- Alternative & Natural Medicine
Beneficial uses of Lavender
A Lavender Field
Lavender (Lavendula angustifolia) has been used throughout history for its many healing benefits. Lavender is popular for its' antiseptic, antibiotic, anti-depressant, de-toxifiying properties and its' sedative effects.The range for Lavender use is huge. First off Lavender can be therapeutic merely for its beauty. Just looking at a field planted with Lavender can leave you full of admiration. Absolutely beautiful! And then as mentioned above a myriad of uses to help with our health and well being. Lavender is used widely in production of soaps, ointmrents, cosmetics and perfumes as well as in cleaning and laundry products.
Uses for Dried Lavender
Lavender stems can be cut and used in a variety of ways. As a cut flower Lavender is not only beautiful in appearance, but also adds a delightful aroma to the room in which it is placed. Lavender has long been used for its disinfectant properties. During the plague epidemics Lavender was burned to disinfect houses and the streets. Dried or fresh Lavender can be placed around the inside of the house to ward of unwanted insects, such as flies and mosquitoes. Insects do not like the strong smell that Lavender gives off.
In the laundry Lavender sprigs can be added to the drier to scent the clothes. It is a good idea to place the stems in a mesh bag that is heat tolerant. Placing stems of Lavender in your pillowcase or on the bedside table can keep your bedroom nicely perfumed as well as helping you to sleep due to its general calming and soothing properties. Sachets of dried Lavender can also be placed in clothing drawers and wardrobes to ward off moths.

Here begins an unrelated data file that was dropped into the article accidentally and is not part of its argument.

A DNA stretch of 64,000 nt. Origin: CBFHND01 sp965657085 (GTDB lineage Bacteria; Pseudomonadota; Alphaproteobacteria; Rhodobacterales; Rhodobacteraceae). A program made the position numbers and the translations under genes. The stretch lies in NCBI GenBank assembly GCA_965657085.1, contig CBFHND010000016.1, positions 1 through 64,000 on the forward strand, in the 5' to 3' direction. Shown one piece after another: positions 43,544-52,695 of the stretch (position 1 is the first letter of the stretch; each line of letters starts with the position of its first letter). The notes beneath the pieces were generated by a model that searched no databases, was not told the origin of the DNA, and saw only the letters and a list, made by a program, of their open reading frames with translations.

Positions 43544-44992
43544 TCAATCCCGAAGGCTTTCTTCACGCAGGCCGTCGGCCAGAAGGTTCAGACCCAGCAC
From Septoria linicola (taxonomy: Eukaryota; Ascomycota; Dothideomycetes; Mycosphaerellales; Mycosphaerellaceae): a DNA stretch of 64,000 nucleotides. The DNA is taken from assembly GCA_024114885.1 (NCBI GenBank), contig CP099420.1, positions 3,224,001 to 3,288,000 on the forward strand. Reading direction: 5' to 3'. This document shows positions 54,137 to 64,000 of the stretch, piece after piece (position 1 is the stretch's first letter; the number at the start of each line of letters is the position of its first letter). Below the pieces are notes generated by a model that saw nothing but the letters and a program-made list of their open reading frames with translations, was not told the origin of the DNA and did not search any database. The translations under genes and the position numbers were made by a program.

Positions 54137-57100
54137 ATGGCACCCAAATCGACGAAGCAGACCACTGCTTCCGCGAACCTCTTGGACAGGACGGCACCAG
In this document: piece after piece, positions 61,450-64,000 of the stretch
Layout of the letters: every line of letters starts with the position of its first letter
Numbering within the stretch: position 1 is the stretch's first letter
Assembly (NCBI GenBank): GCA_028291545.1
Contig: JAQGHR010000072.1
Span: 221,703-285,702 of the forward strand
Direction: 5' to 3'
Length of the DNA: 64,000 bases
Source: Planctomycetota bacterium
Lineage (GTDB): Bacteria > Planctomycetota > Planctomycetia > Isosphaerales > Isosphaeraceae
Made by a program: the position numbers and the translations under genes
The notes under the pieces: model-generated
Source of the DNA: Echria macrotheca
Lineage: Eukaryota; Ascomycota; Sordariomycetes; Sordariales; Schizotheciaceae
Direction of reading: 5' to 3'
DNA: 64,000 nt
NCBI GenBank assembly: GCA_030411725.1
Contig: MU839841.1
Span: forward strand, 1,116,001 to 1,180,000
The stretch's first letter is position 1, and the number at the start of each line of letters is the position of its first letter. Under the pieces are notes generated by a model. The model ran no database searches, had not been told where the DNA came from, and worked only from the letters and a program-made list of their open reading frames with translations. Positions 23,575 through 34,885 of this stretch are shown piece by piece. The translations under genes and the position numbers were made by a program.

Lavender Essential Oil
The essential oil of Lavender is extracted by distilling the flower stalks in steam. A jet of steam is passed through the plant matter. The volatile essential oil is contained in the flowers secretory glands. The mixture of steam and essential oil goes next into a cooling system where it is condensed and transformed into a liquid. While in the collection tank the lighter essential oil separates naturally from the water and rises to the top. The tank has two taps, one sited at the top to extract the oil and one at the bottom to drain the water.
Use for Lavender Essential Oil
A few drops,of Lavender essential oil can be used in baths for aches and pains, especially after a hard physical work or exercise.
Add a few drops of Lavender oil to a plain cream you have purchased and use to treat acne. This will impede the growth of bacteria on the skin.
For stress and anxiety rub a little oil in to the temples. This can also help to alleviate headaches.
For minor burns - first cool the area by holding under cold running water for five minutes.Neat Lavender oil can then be applied gently to the area.This should quickly relieve the pain and helps with the healing of the skin.
Neat Lavender oil can also be applied to cuts and wounds. This will cleanse the area, relieve pain and promote healing.
To help with sleep a few drops of Lavender oil can be sprinkled on a tissue or handkerchief and placed on or near your pillow.
Lavender oil is renown for its ability to ease upper respiratory problems such as catarrh, congestion and colds and flu.
Apply some Lavender oil as an insect repellent.
Lavender essential oil can be used undiluted because it is such a gentle oil. Most essential oils need to be diluted using a base carrier oil such as sweet almond, avocado, grapeseed, wheatgerm and jojoba to name a few.
It is important to purchase pure, natural, authentic oils from a reputable supplier. When adding to a carrier oil you should use only 100 percent pure, unrefined cold pressed vegetable, nut or seed oils for this purpose.
A word of warning: Lavender should not be used by pregnant women as it can alter menstrual flow.